Tuesday 26 October 2010

News: more on Australian big cat and new Yeti search.

Hills Shire Times joins search for big cat
THE search was on for the elusive big cat of the Hills on Wednesday after the recent discovery of giant paw prints in the sand near caves in Marramarra National Park at Canoelands.Hills Shire Times journalist Vanessa Bradbury and photographer Phil Rogers set out for the national park on the outskirts of the Hills with Katoomba-based cryptozoologist Rex Gilroy in a bid to find this mysterious feline which has intrigued locals for years.
See more photos at http://hills-shire-times.whereilive.com.au/photos/gallery/search-for-hills-black-panther/
Mr Gilroy believes the national park would be the perfect setting for the big cat to roam because it has lots of caves off the main walking track and has a good source of water with Marramarra Creek.“I would not be surprised if there are two or three of these big cats here, but we really need to find conclusive evidence of this like good tracks or samples of any faeces,” he said.“There is plenty of food around with possums, foxes and even rabbits.”Our search saw us walk along the main path before getting off the beaten track and going further into the bush to find some caves and any traces of the big cat. Unfortunately no conclusive evidence was found - this time.

Indiana Jones' hits the Yeti trail in Nepal
2010-10-25 14:30:00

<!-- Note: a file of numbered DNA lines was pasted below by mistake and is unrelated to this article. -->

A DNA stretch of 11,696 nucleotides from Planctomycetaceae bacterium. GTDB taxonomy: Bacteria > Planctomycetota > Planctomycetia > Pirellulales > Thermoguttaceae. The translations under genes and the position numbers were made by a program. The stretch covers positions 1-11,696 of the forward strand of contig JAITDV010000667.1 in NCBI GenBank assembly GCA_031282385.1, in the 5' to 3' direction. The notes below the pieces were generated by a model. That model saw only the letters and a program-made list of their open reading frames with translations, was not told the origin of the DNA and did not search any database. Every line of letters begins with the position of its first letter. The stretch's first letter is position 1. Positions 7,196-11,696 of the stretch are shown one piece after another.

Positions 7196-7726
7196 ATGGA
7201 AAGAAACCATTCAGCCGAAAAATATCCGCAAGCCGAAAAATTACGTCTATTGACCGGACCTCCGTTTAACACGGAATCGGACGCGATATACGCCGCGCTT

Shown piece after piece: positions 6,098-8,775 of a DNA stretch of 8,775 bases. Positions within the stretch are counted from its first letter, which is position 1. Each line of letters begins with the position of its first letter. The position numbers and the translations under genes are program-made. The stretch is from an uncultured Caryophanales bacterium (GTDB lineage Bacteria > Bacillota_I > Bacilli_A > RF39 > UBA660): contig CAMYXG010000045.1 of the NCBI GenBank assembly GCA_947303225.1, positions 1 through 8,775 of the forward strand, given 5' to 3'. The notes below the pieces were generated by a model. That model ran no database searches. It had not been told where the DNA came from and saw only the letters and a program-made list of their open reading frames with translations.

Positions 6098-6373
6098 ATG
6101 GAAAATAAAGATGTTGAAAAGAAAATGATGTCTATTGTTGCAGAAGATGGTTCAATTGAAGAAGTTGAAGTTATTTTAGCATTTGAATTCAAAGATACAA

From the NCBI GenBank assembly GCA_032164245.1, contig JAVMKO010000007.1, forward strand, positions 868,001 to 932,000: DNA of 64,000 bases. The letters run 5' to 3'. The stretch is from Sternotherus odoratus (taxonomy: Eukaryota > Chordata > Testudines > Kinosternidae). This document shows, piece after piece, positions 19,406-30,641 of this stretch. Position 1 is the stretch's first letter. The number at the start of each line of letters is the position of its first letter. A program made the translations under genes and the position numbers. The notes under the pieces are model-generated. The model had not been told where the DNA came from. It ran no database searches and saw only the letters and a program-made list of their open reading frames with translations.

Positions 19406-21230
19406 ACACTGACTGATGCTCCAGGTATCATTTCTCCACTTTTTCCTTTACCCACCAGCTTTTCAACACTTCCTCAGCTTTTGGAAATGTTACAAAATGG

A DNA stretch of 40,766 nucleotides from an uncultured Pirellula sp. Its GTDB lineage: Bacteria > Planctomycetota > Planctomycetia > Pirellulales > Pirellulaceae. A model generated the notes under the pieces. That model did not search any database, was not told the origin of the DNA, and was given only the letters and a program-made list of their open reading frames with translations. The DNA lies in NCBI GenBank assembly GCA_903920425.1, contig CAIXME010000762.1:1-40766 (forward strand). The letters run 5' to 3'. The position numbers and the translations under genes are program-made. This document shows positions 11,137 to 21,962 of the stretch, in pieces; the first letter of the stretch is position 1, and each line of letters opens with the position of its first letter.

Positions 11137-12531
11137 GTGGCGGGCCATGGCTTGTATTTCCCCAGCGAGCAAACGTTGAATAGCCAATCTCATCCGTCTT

Kathmandu, Oct 25 (IANS) As mysterious and as much sought-after as UFOs, the Yeti - also known as the Abominable Snowman, Migoi and Bigfoot - is not a myth or a hermit in the wilderness. It exists in virginal forests untrodden by man, living on tree barks, frogs and even 'brains' of animals. Immensely powerful, it can kill several yaks with a rock and when lonely, wistfully eyes the mountain women grazing their herds near the forest, toying with the idea of capturing one for company. It has a strong sense of smell, is afraid of the fire and lives in caves. The hairy ape man that has captured the imagination of people down the ages comes alive vividly once again as another 'Indiana Jones' hits the Yeti trail in Nepal with his new book, 'Yetis, Sasquatch and Hairy Giants'. 'I must be frank and say that I haven't come across a Yeti as yet though I went on several Yeti expeditions,' says a candid David Hatcher Childress, the 54-year-old explorer whose nearly 20 books on his exotic wanderings have made his fans bestow the title 'Indiana Jones' on him. 'However, I firmly believe they exist.' The American archaeologist, who first came to Nepal in 1976 at the age of 19, has been to Mongolia, China, Bhutan, Sikkim and places in Canada where sightings of the mysterious creature were reported. His new book, published by Kathmandu's Adventure Pilgrims Trekking and launched in the capital Saturday, puts together a wealth of anecdotes, reports and photographs about the Yeti. 'One of the earliest reported sightings was in 1921 when a British expedition went on a reconnaissance of Mt Everest,' says Childress, on the eve of a trekking expedition in Nepal.

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